A girl I was trying very hard to get to like me once casually mentioned her favorite book, Michael Chabon’s The Mysteries of Pittsburgh — which, of course, meant that I immediately packed myself over to the closest public library and began scavenging through it like a madman.
Of any book to be read under these circumstances, Mysteries is probably among the worst — a bizarre coming-of-age tale about a boy named Art Bechstein, the son of Jewish mobsters. It starts reading like an old-school American novel like Herman Wouk’s The City Boy and concludes more along the lines of, uh — a really bizarre old-school pulp porno.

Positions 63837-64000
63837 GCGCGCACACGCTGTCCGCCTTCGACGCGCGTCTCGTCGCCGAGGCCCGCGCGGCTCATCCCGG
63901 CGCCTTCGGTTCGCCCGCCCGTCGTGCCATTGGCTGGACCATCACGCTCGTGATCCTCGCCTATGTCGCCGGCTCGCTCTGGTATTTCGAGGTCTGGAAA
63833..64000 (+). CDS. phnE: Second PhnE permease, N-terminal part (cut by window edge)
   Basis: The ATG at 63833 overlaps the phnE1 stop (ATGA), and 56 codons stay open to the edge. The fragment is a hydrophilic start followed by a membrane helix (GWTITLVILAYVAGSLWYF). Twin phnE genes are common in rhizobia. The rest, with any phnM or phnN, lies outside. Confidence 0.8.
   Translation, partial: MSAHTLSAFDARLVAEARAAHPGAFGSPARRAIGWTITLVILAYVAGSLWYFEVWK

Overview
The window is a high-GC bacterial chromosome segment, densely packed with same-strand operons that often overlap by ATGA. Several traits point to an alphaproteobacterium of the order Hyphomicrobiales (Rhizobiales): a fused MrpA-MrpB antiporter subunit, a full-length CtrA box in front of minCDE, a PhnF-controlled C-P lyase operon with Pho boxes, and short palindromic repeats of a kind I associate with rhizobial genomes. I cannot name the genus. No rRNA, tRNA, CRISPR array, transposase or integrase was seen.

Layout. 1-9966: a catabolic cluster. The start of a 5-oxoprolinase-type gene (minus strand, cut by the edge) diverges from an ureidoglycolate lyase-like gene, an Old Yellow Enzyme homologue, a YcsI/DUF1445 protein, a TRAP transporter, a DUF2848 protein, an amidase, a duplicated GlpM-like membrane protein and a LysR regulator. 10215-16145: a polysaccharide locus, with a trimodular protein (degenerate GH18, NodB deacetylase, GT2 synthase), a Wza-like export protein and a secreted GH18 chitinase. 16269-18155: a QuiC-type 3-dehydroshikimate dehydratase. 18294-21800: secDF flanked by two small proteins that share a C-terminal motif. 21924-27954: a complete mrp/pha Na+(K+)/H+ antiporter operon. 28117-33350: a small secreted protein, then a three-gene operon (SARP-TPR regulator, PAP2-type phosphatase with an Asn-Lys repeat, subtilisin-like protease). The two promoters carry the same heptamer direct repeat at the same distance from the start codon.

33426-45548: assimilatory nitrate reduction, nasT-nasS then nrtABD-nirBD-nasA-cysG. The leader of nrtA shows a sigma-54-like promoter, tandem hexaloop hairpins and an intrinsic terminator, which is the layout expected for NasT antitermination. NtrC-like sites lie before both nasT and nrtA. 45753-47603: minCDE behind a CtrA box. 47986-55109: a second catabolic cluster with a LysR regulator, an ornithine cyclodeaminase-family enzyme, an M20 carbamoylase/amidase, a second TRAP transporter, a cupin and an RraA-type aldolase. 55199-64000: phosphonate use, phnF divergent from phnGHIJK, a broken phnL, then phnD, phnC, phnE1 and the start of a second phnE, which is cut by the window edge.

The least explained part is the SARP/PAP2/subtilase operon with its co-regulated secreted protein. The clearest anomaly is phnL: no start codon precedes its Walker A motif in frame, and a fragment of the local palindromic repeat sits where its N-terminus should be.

Keep in mind that this is Chabon when he was an undergraduate in college; trying to be a haute auteur and not yet at the point where he could ‘fess up to his X-Men addiction. He had yet to be hailed, for better or worse, as the Jewish Author of the Generation (although, in a just world, his reputation would be solidified by the admirable Khazar novel The Gentlemen of the Road than, well, Yiddish policemen), and so what follows is just a smattering of experimentation, sexually as well as narratively, in the life of young Mr. Bechstein over one summer.